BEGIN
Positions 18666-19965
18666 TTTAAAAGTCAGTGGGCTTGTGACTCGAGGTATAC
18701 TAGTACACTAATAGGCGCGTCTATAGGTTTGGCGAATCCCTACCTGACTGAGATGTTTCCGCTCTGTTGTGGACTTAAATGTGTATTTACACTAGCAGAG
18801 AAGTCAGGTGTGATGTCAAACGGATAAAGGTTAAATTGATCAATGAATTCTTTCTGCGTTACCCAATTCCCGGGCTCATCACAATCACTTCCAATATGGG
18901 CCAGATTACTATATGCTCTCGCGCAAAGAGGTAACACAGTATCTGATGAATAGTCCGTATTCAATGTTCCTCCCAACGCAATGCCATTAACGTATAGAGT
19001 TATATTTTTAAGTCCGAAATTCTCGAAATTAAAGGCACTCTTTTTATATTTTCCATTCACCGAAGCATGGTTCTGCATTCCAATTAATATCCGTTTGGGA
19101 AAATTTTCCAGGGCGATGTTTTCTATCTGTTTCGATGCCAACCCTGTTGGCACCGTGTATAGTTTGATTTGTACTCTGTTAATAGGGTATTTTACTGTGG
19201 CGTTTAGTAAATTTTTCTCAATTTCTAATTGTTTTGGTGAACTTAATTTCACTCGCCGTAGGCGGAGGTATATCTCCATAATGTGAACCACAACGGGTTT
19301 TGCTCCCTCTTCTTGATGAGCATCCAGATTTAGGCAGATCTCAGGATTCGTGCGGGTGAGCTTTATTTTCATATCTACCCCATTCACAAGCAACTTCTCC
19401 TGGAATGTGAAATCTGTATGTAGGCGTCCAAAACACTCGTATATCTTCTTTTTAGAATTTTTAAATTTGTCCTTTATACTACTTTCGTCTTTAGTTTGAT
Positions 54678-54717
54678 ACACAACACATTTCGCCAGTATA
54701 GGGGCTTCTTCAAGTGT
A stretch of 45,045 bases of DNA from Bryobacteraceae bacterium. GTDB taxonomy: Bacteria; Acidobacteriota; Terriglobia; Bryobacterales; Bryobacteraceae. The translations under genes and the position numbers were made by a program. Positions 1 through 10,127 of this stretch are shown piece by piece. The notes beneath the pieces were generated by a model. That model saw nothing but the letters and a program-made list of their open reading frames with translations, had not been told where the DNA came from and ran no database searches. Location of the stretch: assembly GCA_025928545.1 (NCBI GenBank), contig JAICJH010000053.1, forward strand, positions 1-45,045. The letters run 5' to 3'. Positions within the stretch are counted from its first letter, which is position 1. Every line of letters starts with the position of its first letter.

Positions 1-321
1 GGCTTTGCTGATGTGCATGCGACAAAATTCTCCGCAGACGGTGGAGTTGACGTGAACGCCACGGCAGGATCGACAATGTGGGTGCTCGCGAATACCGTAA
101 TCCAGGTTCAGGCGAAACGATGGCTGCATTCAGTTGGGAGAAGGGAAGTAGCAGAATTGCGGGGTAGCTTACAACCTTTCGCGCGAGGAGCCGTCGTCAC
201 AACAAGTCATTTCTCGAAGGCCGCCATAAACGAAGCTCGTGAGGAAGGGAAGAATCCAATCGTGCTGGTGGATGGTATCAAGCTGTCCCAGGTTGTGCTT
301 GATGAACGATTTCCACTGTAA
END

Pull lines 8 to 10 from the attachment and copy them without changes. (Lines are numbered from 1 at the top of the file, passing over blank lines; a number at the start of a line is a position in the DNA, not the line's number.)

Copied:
19201 CGTTTAGTAAATTTTTCTCAATTTCTAATTGTTTTGGTGAACTTAATTTCACTCGCCGTAGGCGGAGGTATATCTCCATAATGTGAACCACAACGGGTTT
19301 TGCTCCCTCTTCTTGATGAGCATCCAGATTTAGGCAGATCTCAGGATTCGTGCGGGTGAGCTTTATTTTCATATCTACCCCATTCACAAGCAACTTCTCC
19401 TGGAATGTGAAATCTGTATGTAGGCGTCCAAAACACTCGTATATCTTCTTTTTAGAATTTTTAAATTTGTCCTTTATACTACTTTCGTCTTTAGTTTGAT